© New Glasgow News - TC Media
The names of the 26 miners who died at Westray are inscribed on the Their light shall always shine monument.
It has been 22 years since a methane explosion rocked the Westray Mine in what became Canada's worst mining disaster since 1958 in Springhill.
The Westray Mine opened in Plymouth on Sept. 11, 1991. Miners soon complained about poor working conditions, noting especially the fact that they were continually working in deep coal dust. A local union official stated in a safety report that he felt someone would be killed there in the near future.
Two months after his prophetic remark, a methane gas explosion rocked the mine on May 9, 1992, killing 26 miners.
Canadian and international media converged on Nova Scotia to cover the mining tragedy. Draegermen searched the shaft and tunnels for survivors, but found only the bodies of 15 deceased miners; underground conditions were so hazardous that recovery efforts had to be abandoned.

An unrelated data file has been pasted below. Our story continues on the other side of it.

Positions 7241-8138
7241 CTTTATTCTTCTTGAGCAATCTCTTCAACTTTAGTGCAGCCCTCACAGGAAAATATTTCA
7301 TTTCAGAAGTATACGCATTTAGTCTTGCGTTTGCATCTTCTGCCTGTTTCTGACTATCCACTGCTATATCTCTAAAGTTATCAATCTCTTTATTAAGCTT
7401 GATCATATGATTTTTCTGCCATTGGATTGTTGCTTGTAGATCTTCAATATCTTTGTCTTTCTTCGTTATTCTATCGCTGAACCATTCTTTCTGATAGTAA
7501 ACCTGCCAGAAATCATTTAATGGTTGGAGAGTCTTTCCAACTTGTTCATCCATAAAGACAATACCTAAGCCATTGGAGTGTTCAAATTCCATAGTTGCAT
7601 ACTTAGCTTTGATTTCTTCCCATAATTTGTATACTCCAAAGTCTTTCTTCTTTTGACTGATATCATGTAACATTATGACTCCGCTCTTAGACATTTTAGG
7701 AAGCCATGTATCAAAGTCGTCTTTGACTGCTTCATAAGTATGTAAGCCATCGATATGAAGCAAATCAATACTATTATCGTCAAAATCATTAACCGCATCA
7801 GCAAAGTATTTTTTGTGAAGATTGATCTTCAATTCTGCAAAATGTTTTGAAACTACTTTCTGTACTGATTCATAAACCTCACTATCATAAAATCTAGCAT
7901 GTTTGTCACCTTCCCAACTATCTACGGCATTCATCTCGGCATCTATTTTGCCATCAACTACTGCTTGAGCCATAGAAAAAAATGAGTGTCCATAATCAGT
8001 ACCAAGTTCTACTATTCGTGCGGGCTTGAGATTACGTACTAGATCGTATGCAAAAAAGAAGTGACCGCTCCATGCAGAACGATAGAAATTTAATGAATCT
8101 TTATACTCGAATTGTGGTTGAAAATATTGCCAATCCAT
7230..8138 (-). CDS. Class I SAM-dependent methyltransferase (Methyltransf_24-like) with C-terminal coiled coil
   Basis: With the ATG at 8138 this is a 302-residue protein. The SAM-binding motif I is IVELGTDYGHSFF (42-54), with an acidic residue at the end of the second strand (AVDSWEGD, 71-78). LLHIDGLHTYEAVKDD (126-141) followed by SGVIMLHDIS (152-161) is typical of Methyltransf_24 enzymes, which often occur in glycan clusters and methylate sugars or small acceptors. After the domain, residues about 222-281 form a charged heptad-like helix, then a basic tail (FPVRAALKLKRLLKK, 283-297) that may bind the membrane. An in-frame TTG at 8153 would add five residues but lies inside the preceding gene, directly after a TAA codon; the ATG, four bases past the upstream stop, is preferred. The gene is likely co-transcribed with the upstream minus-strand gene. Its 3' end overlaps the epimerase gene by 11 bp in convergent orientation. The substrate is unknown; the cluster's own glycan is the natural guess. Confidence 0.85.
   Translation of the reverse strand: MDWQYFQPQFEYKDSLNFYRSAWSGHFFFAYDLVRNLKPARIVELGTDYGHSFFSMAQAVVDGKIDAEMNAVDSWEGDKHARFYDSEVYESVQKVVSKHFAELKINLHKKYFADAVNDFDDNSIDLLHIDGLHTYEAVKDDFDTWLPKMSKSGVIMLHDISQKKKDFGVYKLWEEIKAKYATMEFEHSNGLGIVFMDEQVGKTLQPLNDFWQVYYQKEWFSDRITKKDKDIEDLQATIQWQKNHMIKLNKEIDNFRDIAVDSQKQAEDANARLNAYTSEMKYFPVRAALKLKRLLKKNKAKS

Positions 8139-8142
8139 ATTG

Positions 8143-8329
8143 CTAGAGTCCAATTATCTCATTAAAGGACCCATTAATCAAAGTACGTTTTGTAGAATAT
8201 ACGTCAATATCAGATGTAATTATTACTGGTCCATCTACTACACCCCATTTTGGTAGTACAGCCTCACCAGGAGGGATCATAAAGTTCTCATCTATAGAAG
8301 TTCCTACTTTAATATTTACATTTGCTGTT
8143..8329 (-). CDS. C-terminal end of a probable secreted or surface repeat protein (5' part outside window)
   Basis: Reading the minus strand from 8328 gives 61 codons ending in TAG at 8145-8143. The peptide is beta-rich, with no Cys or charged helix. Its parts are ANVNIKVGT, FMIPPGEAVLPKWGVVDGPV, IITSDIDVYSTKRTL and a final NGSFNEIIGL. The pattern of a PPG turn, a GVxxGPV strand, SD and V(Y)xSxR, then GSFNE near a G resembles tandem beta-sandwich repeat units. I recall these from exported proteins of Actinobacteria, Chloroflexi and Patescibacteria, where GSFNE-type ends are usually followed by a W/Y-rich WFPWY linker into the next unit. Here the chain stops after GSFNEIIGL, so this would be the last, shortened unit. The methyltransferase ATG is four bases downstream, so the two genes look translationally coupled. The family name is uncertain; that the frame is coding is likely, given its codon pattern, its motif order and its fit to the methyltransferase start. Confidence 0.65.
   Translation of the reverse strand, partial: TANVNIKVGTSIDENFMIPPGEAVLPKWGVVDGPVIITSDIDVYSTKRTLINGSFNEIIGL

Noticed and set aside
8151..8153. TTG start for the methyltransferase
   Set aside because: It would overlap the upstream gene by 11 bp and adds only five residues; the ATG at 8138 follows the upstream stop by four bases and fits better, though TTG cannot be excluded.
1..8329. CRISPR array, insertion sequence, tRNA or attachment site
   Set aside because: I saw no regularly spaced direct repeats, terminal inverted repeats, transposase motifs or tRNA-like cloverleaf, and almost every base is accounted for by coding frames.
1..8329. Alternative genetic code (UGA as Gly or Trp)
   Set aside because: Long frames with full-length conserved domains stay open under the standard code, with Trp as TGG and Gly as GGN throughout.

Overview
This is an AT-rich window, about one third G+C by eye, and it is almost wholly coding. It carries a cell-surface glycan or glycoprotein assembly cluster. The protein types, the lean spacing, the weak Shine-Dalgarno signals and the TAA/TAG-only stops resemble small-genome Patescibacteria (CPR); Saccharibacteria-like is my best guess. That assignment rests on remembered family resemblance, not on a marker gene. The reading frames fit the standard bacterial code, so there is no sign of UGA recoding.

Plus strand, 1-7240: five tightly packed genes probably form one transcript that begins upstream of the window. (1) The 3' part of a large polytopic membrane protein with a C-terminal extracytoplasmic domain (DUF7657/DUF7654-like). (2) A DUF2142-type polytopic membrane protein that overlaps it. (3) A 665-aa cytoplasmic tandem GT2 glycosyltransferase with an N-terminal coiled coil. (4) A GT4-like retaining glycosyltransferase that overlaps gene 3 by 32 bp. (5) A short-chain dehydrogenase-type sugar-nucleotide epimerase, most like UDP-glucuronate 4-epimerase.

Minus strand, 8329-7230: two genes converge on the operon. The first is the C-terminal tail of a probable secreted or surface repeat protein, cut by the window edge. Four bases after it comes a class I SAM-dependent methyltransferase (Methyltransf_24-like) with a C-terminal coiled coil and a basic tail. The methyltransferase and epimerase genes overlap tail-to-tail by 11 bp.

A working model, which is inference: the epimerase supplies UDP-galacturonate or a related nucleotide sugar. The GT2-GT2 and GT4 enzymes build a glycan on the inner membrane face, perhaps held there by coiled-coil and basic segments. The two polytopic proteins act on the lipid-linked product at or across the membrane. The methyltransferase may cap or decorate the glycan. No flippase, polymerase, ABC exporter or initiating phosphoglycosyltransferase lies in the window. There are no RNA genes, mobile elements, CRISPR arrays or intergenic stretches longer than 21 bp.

The Nova Scotia Government sponsored a Royal Commission of Inquiry into the Westray Mine, and the final report, issued in 1998, recommended a sweeping overhaul of the province's existing mining and labour legislation.
Today, the "Their Light Shall Always Shine" monument to the victims sits in a small park next to NNEC. It marks the approximate above-ground location of where the remaining 11 Westray miners lie entombed deep below, caught forever in the earth's dark grip.
With files from the Nova Scotia Museum.